12:00-1:00 Lunch near the Pantheon!
1:00 “The Great Paris-Noir Richard Wright Race,” On the maps you find in your package, follow the route you will take to see Richard Wright’s Paris. Be sure to complete the “quiz” before you return to the FIAP!
4:00 Return to FIAP around 4!
6-7:00 Dinner at the FIAP
7:00 Fête des Tuileries

VI. Sunday, Aug. 6

9:00-1:00 Père Lachaise Cemetery,

Tombs of Victor Séjour (section 15), Norbert Rillieux, and Numa Lanusse (ashes dispersed in the Jardin du Souvenir), Richard Wright, William Gardner Smith (also in the J du S. This garden, created specifically for the purpose of dispersing the ashes of the deceased, is located in Division 77, near the Porte de la Dhuys entrance.)

     Séjour was born in New Orleans to a free mulatto father from Saint Domingue,  (modern-day Haiti), and Eloisa Phillippe Ferrand, a free African-American octoroon born in New Orleans. His parents were wealthy, and had him educated in a private school. At the age of nineteen he moved to Paris to continue his education and find work. There he met members of the Parisian literary elite, including Cyrille Bisette, publisher of the black-owned journal La Revue des Colonies. Bisette published "Le Mulâtre", Séjour's first work, in 1837. The story of a loyal slave exacting revenge on his cruel master/father for the death of his wife, "Le Mulâtre" contains an indictment of New World slavery that is found in none of Séjour's subsequent work. Séjour then turned away from written fiction, and composed an ode to Napoleon in 1841 and the verse drama The Jew of Seville in 1844. The latter cemented his reputation as a playwright; he went on to write Richard III, a Shakespeare-inspired costume drama about Richard III of England that became his most acclaimed work.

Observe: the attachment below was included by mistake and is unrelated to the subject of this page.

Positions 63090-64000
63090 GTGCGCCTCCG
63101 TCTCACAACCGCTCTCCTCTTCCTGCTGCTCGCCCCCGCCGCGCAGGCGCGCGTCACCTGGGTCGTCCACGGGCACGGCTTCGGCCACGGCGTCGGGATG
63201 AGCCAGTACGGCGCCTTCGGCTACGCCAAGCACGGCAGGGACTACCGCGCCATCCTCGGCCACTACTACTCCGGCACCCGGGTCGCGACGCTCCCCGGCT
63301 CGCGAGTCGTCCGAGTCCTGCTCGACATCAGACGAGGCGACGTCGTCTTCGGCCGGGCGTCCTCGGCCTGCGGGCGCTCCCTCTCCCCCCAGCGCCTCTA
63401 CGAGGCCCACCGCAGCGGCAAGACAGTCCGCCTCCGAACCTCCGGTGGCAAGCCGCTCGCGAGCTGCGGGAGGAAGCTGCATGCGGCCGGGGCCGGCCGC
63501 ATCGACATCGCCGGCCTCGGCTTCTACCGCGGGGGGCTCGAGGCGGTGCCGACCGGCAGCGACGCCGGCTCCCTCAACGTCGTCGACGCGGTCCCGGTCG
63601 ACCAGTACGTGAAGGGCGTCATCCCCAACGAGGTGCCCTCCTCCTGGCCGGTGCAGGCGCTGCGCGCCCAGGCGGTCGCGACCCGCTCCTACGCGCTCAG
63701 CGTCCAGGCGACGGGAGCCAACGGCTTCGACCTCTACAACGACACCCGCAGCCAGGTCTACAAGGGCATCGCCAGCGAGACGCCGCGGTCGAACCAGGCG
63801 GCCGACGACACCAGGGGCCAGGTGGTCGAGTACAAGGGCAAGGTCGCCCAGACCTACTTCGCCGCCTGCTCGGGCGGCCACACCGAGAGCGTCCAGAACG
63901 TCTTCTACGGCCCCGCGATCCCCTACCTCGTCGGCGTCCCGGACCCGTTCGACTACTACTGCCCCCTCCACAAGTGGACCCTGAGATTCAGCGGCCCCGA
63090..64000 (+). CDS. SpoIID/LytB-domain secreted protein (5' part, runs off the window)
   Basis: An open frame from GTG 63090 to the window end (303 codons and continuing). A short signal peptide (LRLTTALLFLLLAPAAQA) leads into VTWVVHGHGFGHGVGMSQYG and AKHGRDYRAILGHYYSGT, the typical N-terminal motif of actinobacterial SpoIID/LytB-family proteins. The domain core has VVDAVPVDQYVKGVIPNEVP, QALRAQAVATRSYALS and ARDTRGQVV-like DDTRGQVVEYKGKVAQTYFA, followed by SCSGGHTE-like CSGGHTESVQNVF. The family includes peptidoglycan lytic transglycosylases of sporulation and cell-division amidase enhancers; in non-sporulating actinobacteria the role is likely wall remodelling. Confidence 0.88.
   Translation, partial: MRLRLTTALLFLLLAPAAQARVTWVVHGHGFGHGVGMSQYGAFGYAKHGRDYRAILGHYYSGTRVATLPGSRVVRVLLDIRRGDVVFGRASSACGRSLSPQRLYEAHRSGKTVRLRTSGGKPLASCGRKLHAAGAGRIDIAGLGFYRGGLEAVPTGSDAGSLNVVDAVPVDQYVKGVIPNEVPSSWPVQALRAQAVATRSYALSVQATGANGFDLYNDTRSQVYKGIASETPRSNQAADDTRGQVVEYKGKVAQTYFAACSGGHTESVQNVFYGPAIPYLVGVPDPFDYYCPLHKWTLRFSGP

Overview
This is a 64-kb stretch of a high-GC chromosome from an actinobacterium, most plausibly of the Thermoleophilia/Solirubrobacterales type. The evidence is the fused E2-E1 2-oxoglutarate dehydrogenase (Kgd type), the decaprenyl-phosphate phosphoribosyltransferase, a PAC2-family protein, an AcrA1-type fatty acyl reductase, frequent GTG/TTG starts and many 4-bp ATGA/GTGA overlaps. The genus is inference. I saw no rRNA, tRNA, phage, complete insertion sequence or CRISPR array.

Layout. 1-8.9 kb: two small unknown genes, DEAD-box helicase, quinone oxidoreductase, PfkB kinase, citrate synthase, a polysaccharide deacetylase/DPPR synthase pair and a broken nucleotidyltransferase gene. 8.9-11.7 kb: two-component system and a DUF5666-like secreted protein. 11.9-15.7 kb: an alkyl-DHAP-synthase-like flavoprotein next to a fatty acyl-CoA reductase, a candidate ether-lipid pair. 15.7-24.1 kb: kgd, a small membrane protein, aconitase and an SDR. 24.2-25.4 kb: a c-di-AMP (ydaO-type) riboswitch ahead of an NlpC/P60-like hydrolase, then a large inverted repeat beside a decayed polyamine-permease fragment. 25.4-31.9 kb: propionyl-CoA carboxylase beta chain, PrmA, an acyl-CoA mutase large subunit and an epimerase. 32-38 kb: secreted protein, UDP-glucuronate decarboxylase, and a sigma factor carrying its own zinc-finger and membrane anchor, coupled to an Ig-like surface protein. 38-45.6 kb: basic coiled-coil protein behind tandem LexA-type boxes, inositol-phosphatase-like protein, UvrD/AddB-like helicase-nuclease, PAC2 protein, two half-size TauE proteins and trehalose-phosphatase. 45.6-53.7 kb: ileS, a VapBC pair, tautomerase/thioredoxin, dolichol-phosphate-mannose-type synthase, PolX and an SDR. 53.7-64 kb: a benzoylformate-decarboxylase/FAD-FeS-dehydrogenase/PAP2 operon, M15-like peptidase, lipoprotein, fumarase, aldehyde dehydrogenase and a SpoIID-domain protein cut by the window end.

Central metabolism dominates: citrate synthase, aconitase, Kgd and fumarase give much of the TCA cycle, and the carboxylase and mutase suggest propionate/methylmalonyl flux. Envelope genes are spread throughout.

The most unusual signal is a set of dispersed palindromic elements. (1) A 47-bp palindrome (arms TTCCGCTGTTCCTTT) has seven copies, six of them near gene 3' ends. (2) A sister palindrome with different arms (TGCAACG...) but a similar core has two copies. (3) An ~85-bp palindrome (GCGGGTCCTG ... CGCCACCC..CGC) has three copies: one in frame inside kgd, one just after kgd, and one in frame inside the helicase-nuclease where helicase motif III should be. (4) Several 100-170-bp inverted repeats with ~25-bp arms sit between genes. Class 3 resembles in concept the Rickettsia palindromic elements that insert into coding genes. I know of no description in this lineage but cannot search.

Readings: On site:
Victor Séjour: “The Mulatto” [In the binder.]
Presentation on site of poetry by Louisiana Creoles of Color:
Armand Lanusse, « Un frère au tombeau de son frère »

Picnic Lunch

6;00 Dinner in Paris! Be ready in the lobby of the FIAP at 5:30

VII. Monday, August 7

8:00 BE READY TO LEAVE AT 9 AM!!!     Visit to the Paris “Harlem,” Reading: “Against the Grain: Black Women and Sexuality”
12:00 Lunch
1:00 Visit to the dome of Sacré Coeur
2:00 The Arc de Triomphe and the Champs Élysées/Free time
6:00 Dinner at the FIAP
8:00-11:00 Jazz at the Caveau de la Huchette!

VIII. Tuesday, August 8    

8:00 BREAKFAST: Breakfast at the FIAP
9-10 Travel by metro to the Place de la République, Metro station: République
10:00-12:00 A brief history of the square and of the monument to the Republic. Léopold and Charles Morice, Iconography of the monument/Marianne/ the Lion/the Urn/ Les Droits de l’Homme, etc.

Pierre Aristide Desdunes, Rappelez-vous concitoyens ! La poésie de Pierre-Aristide Desdunes. Introduction and Notes by Caryn-Cossé Bell. Shreveport: Les Éditions Tintamarre, 2009.[This is part of the binder I gave you] Expect a quiz!

Presentation on site of poetry by Louisiana Creoles of Color :
Poetry by Desdunes: « Les Pensées d’un esclave soldat », « Ressentiment d’un être sans patrie ! », « L’Idéal », « L’Exilé », « Le Suicide ».